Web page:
Guaido’s ambassador in the U.S., Carlos Vecchio, denied the claim that the U.S. played in role in Tuesday’s development.
Vecchio said in a news conference in Washington that the protest “is a movement headed by Venezuelans.”
U.S. national security adviser John Bolton said later that what’s happening “is clearly not a coup,” because the U.S. and many other countries recognize opposition leader Juan Guaido as Venezuela’s legitimate president. He added that U.S. President Donald Trump is monitoring developments “minute by minute” and wants a peaceful transfer of power.
Trump tweeted his support.
I am monitoring the situation in Venezuela very closely. The United States stands with the People of Venezuela and their Freedom!
Guaido, of Venezuela’s opposition-controlled National Assembly, invoked the constitution to assume an interim presidency in January, arguing Maduro’s re-election in 2018 was illegitimate.
He has been travelling outside the capital, Caracas, more and more in recent weeks to try to put pressure on Maduro to step down.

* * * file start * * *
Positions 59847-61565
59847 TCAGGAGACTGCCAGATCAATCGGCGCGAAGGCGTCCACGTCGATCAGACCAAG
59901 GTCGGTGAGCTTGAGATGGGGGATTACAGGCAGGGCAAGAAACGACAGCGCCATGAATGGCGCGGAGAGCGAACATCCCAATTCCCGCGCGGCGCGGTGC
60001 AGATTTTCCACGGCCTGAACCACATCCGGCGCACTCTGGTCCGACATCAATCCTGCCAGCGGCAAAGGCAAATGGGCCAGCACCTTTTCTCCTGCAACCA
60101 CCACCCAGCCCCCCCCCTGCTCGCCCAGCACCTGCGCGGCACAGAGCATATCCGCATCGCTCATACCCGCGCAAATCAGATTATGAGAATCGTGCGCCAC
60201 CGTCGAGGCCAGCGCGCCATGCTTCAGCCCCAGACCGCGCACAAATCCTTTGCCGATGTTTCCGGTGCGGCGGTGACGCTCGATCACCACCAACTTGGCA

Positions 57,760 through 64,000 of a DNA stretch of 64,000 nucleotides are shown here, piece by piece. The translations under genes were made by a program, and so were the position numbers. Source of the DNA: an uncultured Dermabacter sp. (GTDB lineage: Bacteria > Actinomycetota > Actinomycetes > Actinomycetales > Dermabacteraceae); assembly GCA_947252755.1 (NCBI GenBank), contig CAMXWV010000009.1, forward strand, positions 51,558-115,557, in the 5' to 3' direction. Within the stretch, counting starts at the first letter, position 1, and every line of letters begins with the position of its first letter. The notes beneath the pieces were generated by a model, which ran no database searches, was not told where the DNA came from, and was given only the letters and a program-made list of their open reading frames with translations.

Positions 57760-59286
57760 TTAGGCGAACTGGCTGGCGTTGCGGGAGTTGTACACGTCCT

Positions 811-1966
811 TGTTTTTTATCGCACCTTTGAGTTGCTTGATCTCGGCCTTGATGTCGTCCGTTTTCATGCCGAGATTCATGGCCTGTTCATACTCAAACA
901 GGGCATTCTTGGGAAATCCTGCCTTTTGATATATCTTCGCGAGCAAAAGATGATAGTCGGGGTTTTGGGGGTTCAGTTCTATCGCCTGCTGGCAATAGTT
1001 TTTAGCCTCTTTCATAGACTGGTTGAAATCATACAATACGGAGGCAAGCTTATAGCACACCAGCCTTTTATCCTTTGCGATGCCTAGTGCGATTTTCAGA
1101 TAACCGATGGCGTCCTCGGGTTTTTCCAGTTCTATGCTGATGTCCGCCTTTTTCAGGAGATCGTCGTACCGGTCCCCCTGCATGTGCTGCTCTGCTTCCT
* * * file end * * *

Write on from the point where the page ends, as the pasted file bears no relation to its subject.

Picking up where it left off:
Maduro calls Guaido a U.S-backed puppet who seeks to oust him in a coup. The government has arrested his top aide, stripped Guaido of his parliamentary immunity and opened multiple probes. It has also barred him from leaving the country, a ban Guaido openly violated earlier this year.
The developments on Tuesday were being monitored closely by the international community.
Canada’s Foreign Affairs Minister Chrystia Freeland tweeted: “The safety and security of [Juan Guaido] and [Leopoldo Lopez] must be guaranteed.” She called for the safety of Guaido’s supporters.
Watching events today in Venezuela very closely. The safety and security of <a href=”https://twitter.com/jguaido?ref_src=twsrc%5Etfw”>@jguaido</a> and <a href=”https://twitter.com/leopoldolopez?ref_src=twsrc%5Etfw”>@leopoldolopez</a> must be guaranteed. Venezuelans who peacefully support Interim President Guaido must do so without fear of intimidation or violence.